Learner Profile - Rippowam Middle School

Rippowam Middle School
International Baccalaureate
Updates: May 2014
Learner Profile
At the heart of the IB is the Learner Profile, a longterm, holistic vision of education.
It is a set of ideals that can inspire, motivate and focus the work
of schools and teachers, uniting them in a common purpose.
• Wear Pink! Cancer Awareness Day
Change #1
Old AOIs = New Global Contexts
Requirement: each global context covered at least once
per subject area, per year; one global context per unit
#1 - Identities and Relationships
 Competition & cooperation
 Who am I? Who are we?
 Explores beliefs and values, what it means to be human
 Examples – teams, affiliations, leadership, personal efficacy,
a good life, attitudes, happiness, human nature, dignity,
judgment, mind and consciousness
New Global Contexts, continued
#2 – Orientation in Space & Time
 Personal histories, names, and journeys
 Turning points in humankind, discoveries,
explorations, civilization – personal, local,
and global perspectives
 Evolutions, constraints, adaptations
 People, boundaries, exchanges, and
#3 – Personal and Cultural Expression
 Ways to express feelings and beliefs
 The way we reflect on and appreciate beauty, artistry,
entrepreneurship, ritual, play, language, creation, history,
craft, the history of systems, abstract ideas, critical literacy,
More Global Contexts
#4 – Scientific and Technical Innovation
 How people adapt to their environments
to meet their needs; technological impact
 Modernization, digital life, methods,
products, progress, natural law
 Examples – math puzzles, the invention of
the microscope, MRIs, the voting system
#5 – Globalization and Sustainability
 The interconnectedness between decision-making and
human decisions, community. How are we connected?
 Examples – public goods, urban planning and strategy,
population and demography, our impact on environment
Global Contexts Wrap-up
#6 – Fairness and Development
 Democracy, equality, a hopeful future
 Civil society, rights and responsibilities,
peace and conflict, authority, security,
freedom, power and privilege
Change #2:
Approaches to Learning (ATLs)
The Five ATLs
Approaches to Learning: Skills students need to develop to meet
each subject’s objectives. ATLs help students understand why and
how they learn.
Evaluating evidence and
Self Management
Keeping an organized system
of information, files, and notes
Listening actively to other
perspectives and ideas
Using a variety of media to
communicate with a range
of audiences
Seeking a range of
perspectives from multiple
and varied sources
IB Expectations & ATLs
Significant teaching around ATL skills
Consistent reference to ATL skills
Summative assessment involving ATL skills
Frequent vertical and cross-subject discussion of ATL skills
Examples: Interpret data;
draw reasonable conclusions;
identify trends, forecast
possibilities; evaluate and
manage risk; observe carefully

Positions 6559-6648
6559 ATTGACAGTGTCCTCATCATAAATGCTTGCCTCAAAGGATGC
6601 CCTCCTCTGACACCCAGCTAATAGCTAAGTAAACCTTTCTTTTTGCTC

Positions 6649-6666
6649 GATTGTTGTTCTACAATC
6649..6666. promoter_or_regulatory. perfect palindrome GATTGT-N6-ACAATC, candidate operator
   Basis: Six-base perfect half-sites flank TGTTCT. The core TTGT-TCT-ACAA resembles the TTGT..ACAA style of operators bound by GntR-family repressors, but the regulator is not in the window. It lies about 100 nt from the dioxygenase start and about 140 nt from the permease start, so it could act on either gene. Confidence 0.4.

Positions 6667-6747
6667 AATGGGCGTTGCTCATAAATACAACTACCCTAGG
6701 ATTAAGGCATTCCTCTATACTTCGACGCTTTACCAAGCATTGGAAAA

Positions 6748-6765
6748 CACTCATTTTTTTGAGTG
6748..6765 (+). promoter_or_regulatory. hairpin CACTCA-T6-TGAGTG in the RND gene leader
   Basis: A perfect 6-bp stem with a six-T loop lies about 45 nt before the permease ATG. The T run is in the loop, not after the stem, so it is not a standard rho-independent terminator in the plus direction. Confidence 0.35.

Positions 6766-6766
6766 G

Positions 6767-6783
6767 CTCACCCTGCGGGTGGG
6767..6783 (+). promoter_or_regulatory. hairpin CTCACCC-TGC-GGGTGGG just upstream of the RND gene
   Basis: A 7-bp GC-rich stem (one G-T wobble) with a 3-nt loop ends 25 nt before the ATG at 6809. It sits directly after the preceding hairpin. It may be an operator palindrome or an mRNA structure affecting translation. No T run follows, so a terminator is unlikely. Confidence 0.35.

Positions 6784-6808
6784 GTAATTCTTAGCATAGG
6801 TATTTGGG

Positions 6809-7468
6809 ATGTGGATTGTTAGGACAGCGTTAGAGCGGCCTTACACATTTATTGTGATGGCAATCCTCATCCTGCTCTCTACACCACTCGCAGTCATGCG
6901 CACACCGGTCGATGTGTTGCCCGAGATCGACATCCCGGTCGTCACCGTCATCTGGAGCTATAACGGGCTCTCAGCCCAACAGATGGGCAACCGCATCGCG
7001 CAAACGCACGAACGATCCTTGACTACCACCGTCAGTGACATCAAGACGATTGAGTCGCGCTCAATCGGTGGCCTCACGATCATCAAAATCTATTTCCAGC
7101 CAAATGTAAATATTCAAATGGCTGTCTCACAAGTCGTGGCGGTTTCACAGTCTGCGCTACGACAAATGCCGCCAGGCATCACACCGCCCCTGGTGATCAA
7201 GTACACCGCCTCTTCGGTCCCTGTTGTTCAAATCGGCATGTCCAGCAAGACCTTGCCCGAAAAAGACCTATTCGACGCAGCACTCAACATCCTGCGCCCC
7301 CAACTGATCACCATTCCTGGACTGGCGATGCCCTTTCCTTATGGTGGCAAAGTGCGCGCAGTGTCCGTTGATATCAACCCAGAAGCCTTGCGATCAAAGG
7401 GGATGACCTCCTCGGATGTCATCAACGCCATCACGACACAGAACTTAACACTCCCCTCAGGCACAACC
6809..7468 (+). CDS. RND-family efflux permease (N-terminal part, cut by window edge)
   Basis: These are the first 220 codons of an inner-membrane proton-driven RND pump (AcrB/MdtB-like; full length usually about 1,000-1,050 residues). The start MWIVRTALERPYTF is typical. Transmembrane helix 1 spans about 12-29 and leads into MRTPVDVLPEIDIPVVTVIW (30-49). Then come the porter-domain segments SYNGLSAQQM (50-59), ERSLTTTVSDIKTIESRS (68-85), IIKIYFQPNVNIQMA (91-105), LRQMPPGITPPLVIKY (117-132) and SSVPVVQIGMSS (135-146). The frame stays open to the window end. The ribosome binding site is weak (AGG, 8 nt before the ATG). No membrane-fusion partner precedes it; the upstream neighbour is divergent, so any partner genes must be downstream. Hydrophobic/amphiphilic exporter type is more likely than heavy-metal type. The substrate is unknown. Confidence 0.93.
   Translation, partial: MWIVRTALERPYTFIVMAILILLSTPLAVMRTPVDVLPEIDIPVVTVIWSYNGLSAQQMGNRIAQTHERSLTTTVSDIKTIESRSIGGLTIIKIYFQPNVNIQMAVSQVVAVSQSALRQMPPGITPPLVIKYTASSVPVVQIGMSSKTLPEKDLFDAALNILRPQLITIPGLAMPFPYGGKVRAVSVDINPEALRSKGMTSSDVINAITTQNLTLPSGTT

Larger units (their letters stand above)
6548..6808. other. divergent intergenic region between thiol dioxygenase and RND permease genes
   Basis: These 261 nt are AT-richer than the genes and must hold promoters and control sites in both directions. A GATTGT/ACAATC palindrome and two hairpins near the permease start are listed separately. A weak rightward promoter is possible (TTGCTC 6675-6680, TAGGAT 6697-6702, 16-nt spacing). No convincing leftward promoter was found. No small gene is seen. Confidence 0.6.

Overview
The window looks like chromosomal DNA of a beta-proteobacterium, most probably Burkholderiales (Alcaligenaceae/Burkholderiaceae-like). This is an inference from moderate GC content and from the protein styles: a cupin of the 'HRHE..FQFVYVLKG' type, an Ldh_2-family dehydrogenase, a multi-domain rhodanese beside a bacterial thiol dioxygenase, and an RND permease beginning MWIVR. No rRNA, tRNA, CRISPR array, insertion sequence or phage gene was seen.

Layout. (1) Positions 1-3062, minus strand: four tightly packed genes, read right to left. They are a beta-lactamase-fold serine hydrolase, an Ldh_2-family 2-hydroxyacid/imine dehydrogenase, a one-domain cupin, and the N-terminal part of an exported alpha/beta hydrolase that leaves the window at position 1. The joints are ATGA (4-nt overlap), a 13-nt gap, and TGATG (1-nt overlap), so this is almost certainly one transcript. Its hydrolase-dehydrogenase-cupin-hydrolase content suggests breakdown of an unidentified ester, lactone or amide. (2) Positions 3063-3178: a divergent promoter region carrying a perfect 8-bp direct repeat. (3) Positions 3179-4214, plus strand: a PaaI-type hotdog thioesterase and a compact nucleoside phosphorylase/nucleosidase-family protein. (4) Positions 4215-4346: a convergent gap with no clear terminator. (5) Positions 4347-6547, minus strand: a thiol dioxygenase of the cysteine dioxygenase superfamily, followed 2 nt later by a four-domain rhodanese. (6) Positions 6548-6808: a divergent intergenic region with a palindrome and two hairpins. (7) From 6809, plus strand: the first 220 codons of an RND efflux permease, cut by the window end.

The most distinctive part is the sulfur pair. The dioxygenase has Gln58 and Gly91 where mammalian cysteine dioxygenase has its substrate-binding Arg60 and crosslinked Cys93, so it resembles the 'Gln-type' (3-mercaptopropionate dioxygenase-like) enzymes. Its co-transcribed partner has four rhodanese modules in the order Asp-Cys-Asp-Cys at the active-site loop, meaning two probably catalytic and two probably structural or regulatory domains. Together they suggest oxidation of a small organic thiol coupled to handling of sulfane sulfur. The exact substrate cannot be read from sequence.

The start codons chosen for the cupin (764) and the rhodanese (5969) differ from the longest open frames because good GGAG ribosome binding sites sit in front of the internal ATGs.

in order to recognize
obstacles; propose solutions
Examples: Take responsibility
for one’s self; encourage
others to contribute; take on
a variety of roles within a
group; negotiate effectively;
self-advocate; build
consensus; manage conflict
Examples: Give and receive feedback; write for various purposes;
IB Expectations & ATLs, continued
Examples: Collect, record, and
verify data; access information
and inform others; use memory
techniques to develop longterm memory; make informed
decisions regarding intellectual
property, primary and
secondary sources; understand
media literacy, making
connections between sources
Self Management
Examples: Plan short and long
term assignments; meet
deadlines; keep a weekly
planner; use technology
efficiently; bring supplies to
class; have strategies for
organizing complex
information; regulate internal
conflicts; follow through on
tasks; work efficiently
Significant teaching around ATL skills
Consistent reference to ATL skills
Summative assessment involving ATL skills
Frequent vertical and cross-subject discussion of ATL skills
Change #3:
Essential Questions = Inquiry Questions
“What” or “How” form
Remembering facts and topics
Examples: What is style? What is
fraction? What is a hypothesis?
What are the three branches of
“Do,” “Can,” or “Should”
Evaluating perspectives,
developing theories
Examples: Does a community
need civil obedience? Should
people have the right to die?
 ”How, “What,” or “Why” form
 Analyzing big ideas
 Examples: How does my vote affect my community? How
to we experiment with animals? How does language affect
mood? Why does multiplication affect my finances?
Change #4: New Subject Names
Math = Mathematics
Social Studies = Individuals and Societies
Language Arts = Language and Literature
Science = Science
Gym = Physical and Health Education
World Language = Language Acquisition
Art = Arts
Design = Design
Change #4: New Criteria
Each subject has 4 standards we use to look at
student work through.
MYP Command Terms
IB Expectation: lesson
objectives will feature
these command terms
broadly and frequently
To add in September
Whole-school Standards:
Philosophy – all staff promotes international-mindedness,
shared responsibility
Organization – how the school is set up
Curriculum – across the subject areas and vertically
Mission statement
MYP program overview: holistic, intercultural, community

similar documents